New Blog Series: New Online

(The following is a guest post by William Kellum, manager in the Library’s Web Services Division.)

This is the first post in a new monthly series highlighting new collections, items and presentations on the Library’s website. After checking out the items mentioned here, be sure to visit some of our other blogs that highlight our collections in more depth, such as Picture This, Now See Hear and Worlds Revealed.

New Collections and Items:

The Library’s American Archive of Public Broadcasting (AAPB) – a collaboration with the WGBH Educational Foundation – announced this week the acquisition of the New Hampshire Public Radio’s digital collection of interviews and speeches by presidential candidates from 1995-2007. The entire collection – nearly 100 hours of content – is now online, along with other presidential campaign content from the AAPB collection, in a new curated, free presentation, “Voices of Democracy: Public Media and Presidential Elections.”

The Library’s Manuscripts Division has been hard at work digitizing collections of historic American documents, with dozens of primary source collections online (you can see the full list here).

The Salmon P. Chase Papers consist of 12,500 items from the papers of this former Ohio governor, Lincoln cabinet official and Supreme Court justice. The papers focus chiefly on Chase’s legal career, activities as an abolitionist, involvement in Ohio and national politics, tenure as secretary of the treasury (1861-1864), influence on national finance and service as chief justice of the United States Supreme Court (1864-1873).

The William Tecumseh Sherman Papers include approximately 18,000 items of correspondence, a volume of recollections during and after the Mexican War, military documents, printed matter, memorabilia and manuscripts of Sherman’s “Memoirs.” The manuscript of the “Memoirs” and a long narrative of wartime experiences supplement the correspondence for the Civil War period. The correspondence in the collection is particularly strong for the years when Sherman served as commanding general of the army (1869-1883).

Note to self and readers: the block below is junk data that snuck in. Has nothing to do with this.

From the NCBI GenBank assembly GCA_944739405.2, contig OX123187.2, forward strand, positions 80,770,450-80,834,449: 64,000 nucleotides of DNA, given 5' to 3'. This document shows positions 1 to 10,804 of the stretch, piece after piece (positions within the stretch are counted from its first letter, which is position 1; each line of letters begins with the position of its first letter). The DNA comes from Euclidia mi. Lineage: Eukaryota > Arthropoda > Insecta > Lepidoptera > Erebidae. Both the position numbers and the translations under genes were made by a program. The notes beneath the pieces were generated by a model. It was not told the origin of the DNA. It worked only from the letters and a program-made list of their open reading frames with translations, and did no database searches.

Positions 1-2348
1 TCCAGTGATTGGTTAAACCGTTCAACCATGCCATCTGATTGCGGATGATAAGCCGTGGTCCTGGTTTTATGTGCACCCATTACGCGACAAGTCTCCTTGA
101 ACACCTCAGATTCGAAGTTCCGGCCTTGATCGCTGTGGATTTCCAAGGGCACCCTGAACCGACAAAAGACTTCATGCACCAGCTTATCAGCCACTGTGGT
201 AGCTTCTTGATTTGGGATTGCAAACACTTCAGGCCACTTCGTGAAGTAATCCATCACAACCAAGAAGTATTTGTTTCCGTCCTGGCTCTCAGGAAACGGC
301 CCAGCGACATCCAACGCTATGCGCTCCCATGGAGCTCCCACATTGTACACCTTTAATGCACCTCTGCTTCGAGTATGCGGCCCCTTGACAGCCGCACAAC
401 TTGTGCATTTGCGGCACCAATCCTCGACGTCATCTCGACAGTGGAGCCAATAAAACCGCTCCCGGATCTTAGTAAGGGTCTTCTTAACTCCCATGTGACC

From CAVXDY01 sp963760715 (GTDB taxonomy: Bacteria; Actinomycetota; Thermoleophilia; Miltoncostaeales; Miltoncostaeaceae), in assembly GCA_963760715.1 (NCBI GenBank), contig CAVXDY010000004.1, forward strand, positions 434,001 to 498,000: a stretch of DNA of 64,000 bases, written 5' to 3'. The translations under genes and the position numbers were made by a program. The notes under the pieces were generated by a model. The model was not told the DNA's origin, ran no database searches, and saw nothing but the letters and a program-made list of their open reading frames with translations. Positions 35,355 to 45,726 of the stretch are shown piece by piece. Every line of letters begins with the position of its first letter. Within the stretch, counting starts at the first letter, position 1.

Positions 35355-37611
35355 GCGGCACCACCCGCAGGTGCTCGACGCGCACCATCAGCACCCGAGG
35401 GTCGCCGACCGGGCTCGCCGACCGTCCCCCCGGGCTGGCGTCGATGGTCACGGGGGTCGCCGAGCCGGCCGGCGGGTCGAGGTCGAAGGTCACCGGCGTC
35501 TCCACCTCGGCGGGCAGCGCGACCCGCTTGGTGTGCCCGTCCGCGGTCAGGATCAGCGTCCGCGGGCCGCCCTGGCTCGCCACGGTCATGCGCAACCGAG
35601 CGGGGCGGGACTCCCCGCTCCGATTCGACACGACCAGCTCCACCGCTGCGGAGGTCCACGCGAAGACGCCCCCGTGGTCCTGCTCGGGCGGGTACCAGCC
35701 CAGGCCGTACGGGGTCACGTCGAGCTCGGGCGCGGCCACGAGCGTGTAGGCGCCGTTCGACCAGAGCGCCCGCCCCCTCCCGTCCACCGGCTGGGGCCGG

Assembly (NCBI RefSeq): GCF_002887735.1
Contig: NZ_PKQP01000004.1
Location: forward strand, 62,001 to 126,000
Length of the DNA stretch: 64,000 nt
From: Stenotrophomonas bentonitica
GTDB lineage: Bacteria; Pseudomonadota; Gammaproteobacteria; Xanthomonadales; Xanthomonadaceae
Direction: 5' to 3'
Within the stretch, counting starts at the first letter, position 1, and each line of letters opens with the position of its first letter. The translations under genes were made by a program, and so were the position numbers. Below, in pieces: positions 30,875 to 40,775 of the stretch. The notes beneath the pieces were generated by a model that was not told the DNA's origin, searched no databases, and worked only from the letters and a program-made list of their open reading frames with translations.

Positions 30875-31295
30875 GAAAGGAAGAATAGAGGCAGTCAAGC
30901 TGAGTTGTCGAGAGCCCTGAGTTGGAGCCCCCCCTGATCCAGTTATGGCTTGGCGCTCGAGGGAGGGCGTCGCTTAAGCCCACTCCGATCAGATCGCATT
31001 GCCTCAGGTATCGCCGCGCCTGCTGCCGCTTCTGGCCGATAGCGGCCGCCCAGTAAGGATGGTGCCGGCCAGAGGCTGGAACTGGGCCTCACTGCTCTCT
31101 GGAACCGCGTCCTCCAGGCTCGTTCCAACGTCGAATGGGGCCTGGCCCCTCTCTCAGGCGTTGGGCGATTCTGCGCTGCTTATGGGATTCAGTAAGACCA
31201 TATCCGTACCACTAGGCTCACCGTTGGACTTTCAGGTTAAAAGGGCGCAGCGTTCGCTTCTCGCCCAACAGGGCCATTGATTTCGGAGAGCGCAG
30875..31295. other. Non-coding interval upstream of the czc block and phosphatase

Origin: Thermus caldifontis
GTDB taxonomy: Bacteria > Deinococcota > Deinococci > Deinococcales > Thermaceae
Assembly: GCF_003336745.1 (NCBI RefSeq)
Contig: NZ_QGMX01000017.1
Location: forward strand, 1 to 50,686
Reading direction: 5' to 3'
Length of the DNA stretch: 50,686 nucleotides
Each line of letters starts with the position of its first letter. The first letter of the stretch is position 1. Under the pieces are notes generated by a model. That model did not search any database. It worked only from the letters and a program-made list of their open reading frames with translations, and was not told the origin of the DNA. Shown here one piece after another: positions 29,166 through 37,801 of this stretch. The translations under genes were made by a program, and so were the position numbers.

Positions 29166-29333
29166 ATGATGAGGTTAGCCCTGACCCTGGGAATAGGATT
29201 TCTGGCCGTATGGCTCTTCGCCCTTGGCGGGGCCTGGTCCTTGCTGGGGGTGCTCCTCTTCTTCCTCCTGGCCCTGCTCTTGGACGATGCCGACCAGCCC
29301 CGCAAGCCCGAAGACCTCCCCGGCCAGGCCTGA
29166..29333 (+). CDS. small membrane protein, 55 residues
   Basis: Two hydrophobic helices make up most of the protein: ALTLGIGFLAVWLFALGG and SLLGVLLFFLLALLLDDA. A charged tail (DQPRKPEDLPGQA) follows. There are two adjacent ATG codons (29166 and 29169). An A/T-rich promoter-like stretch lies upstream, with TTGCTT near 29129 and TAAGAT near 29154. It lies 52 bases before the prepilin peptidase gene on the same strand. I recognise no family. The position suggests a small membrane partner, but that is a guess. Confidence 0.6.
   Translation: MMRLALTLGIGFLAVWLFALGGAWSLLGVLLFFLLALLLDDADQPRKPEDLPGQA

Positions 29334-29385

defaultSherman’s papers also include thousands of pages of letters and personal recollections, along with historical documents like this certificate (left) of thanks signed by President Abraham Lincoln, awarded to Sherman after his capture of Atlanta in 1864. Like many of our digitized items, users can freely download a high resolution image of this document.

The Library’s extensive digitization efforts include a stream of individual items, in addition to the types of full collections mentioned above. We frequently add new digitized items to via “one off” scanning – for example, this 1876 map (below) – “Colton’s new topographical map of the states of Virginia, West Virginia, Maryland & Delaware” default

You can use the deep zoom feature on the item’s resource view to see roads, rivers, railroads, and more. Check out more digitized maps.

Five new digitized items are added to the Poetry and Literature Center’s Archive of Hispanic Literature on Tape and Archive of Recorded Poetry and Literature each month, along with biographies of the poets and authors. Check out this recording of Robert Creeley reading his poems (with commentary), recorded in the Library’s Recording Laboratory in 1961.

Upgrades and Updates:

American Memory was, for many years, the Library’s flagship online presence, a ground-breaking collection of digitized primary sources and scholarly materials. It is gradually being migrated to new presentations that allow for a modern web experience, as well as updated searching and browsing. Recent migrations include the American Folklife Center’s Captain Pearl R. Nye: Life on the Ohio and Erie Canal Collection, featuring 75 recordings from 1937-38 (by John, Ruby, and Alan Lomax) of songs documenting life on the canal. From the Law Library and the Rare Books Divisions comes The Slaves and the Courts, 1740-1860 Collection, featuring materials drawn from 105 manuscripts and books associated with the Dred Scott case and the abolitionist activities of John Brown, John Quincy Adams, and William Lloyd Garrison.

Also in a new presentation is An American Ballroom Companion: Dance Instruction Manuals, ca. 1490 to 1920, bringing you social dance guides dating back to 1490. Library experts have helpfully grouped the materials topically, in case you want to find for example, Anti-dance materials.

The Library holds hundreds of lectures, concerts, poetry readings, author talks and more each year, most of which are filmed and made available online via our video portal. We’ve recently been re-digitizing thousands of videos that have previously only been available in low resolution legacy formats, including updating more than 1,700 webcasts to new, high quality MP4 video.